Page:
BOSTON – It was the Boston Red Sox's turn to throw away a World Series game – and this one might've been even more painful than when the St. Louis Cardinals flubbed their way into a loss a day earlier.
Five seconds of misery unfolded faster than the electric crowd at Fenway Park could process Thursday, and what looked like was going to be a crazy come-from-behind win turned into a harrowing 4-2 loss for the Red Sox, the sort that not only evened the series heading back to St. Louis but proved the Red Sox are equally capable of blowing a ballgame with physical and mental errors.
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After loading the bases by sandwiching a pair of walks around a hit in the seventh inning, the Cardinals sent leadoff hitter Matt Carpenter to the plate against reliever Craig Breslow. His fly ball to left field drew a throw from Jonny Gomes that was too late to nab pinch runner Pete Kozma, and it kicked away from catcher Jarrod Saltalamacchia for error No. 1. Cardinals outfielder Jon Jay broke to third base, and Breslow, who had picked up the remnants of the busted play, wound up and fired the ball to third.
Well, sort of toward third, like Maine is sort of near Massachusetts. It flew over third baseman Xander Bogaerts' glove and into the stands for another error that pushed Jay across with the go-ahead run. Carlos Beltran followed with an RBI single to right field, and just like that, the Red Sox's thoughts of a 2-0 series lead vanished into the cool October night.
Minutes earlier, it seemed as though it would be one to remember for Boston. Like everyone else who had faced Cardinals starter Michael Wacha this postseason, the Red Sox looked flummoxed by his fastball-changeup combination. Over the first five innings, Wacha struck out five and allowed just one hit. With two outs in the sixth inning, Dustin Pedroia drew a walk, bringing up David Ortiz, the hero of Octobers past and present.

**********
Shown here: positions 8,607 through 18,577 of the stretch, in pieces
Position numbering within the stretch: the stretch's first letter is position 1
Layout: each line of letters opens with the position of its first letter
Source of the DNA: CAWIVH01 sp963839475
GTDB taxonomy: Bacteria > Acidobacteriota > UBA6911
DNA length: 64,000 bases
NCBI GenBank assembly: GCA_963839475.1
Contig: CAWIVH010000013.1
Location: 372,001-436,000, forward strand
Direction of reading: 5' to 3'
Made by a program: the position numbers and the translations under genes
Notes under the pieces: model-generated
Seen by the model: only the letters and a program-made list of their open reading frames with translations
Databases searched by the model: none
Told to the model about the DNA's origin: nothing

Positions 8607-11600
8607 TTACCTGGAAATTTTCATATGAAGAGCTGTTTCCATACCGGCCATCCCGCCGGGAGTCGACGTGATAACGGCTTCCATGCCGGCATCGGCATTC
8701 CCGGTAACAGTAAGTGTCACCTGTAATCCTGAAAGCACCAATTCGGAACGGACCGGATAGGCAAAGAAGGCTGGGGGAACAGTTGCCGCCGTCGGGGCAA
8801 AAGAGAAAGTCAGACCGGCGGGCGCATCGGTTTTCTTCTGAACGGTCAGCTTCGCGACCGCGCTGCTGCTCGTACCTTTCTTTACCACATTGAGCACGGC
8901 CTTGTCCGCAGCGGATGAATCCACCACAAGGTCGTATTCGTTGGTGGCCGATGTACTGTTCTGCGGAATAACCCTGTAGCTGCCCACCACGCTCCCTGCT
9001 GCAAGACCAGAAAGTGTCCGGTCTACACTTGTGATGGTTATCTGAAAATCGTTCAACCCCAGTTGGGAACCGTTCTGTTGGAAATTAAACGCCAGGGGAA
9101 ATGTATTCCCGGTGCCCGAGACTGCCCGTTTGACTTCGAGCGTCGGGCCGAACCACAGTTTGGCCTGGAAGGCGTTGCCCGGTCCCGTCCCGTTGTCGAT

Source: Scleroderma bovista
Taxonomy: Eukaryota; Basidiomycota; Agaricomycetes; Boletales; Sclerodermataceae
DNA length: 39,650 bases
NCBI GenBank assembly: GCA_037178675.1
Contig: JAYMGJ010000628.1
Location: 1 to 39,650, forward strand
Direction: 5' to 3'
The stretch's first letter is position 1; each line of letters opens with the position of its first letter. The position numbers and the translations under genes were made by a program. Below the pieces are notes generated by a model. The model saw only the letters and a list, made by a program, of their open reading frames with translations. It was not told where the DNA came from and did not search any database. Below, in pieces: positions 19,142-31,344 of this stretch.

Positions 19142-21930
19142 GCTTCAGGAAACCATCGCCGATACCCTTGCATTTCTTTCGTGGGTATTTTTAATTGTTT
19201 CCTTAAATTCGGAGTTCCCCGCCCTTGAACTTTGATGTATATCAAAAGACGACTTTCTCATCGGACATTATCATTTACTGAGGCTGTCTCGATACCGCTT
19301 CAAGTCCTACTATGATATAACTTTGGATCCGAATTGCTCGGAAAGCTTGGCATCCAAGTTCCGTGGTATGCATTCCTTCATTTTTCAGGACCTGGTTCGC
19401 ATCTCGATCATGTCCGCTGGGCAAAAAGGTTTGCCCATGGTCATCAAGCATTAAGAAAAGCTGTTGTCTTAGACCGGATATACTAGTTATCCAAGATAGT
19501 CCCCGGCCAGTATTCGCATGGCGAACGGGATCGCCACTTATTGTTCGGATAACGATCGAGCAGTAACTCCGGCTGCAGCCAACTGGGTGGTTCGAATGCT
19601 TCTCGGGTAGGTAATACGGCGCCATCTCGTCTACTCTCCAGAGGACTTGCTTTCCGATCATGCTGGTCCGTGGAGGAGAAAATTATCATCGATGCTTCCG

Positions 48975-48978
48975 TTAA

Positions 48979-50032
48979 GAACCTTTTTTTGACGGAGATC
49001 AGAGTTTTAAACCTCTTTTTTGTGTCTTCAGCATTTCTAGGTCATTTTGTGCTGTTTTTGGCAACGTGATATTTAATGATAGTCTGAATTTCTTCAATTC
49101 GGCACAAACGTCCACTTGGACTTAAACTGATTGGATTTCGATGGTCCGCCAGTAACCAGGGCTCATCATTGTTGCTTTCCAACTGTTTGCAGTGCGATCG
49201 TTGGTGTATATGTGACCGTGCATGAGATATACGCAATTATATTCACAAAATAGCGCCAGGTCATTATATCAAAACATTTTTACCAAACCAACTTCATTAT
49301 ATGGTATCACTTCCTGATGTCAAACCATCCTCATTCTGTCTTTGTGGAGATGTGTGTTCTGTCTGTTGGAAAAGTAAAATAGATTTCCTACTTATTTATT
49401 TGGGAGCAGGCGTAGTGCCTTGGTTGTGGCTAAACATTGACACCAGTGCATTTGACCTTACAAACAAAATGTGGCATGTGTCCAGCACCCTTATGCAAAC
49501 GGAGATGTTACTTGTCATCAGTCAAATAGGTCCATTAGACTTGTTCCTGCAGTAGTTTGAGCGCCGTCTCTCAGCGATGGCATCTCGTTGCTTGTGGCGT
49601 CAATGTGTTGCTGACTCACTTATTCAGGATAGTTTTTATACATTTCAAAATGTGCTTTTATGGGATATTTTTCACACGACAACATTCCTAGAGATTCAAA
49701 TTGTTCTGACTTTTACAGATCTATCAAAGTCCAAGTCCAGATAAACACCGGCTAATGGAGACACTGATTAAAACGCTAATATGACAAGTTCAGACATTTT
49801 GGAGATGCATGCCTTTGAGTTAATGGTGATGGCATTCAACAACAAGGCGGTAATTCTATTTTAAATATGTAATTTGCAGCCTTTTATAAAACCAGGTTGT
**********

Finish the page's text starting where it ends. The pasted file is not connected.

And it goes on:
After his previous two at-bats, Ortiz knew Wacha's M.O.: fastballs early in the count, changeups late. And so it went: two fastballs, then three changeups, which Ortiz worked into a full count. Wacha went to the changeup one too many times, and Ortiz stalked it to the outside corner before unleashing his Herculean swing.
As the ball soared toward the 37-foot-tall Green Monster in left field, Ortiz sprinted, unsure whether it had the requisite carry to scale the wall. It scraped over, and the Fenway Park crowd ruptured with joy, much as it had in his game-tying grand slam in ALCS Game 2. What had been a 1-0 deficit morphed into a 2-1 lead with starter John Lackey cruising and what had been a near-impermeable Boston bullpen behind him.
In 7 1/3 innings this postseason, Breslow had danced around iffy control and held opponents scoreless. He inherited runners on first and second from Lackey and proceeded to walk Daniel Descalso to load the bases. All three runners would score.
And any concern that the Cardinals would revert to the misery of their 8-1 loss in Game 1, highlighted by a menagerie of errors, dissipated through the first seven innings. Carpenter rekindled the fears by booting a ground ball to start the eighth, and Ortiz singled to bring the winning run to the plate. Rookie Carlos Martinez, showcasing a 97-mph fastball and the nastiest slider this postseason, goaded Mike Napoli into a weak popout, and closer Trevor Rosenthal finished the Red Sox off in the ninth.
Game 1, Cardinals manager Mike Matheny said, was "a wakeup call." They were lucid as ever during Game 2. For five seconds, the Red Sox went narcoleptic, and that was all St. Louis needed.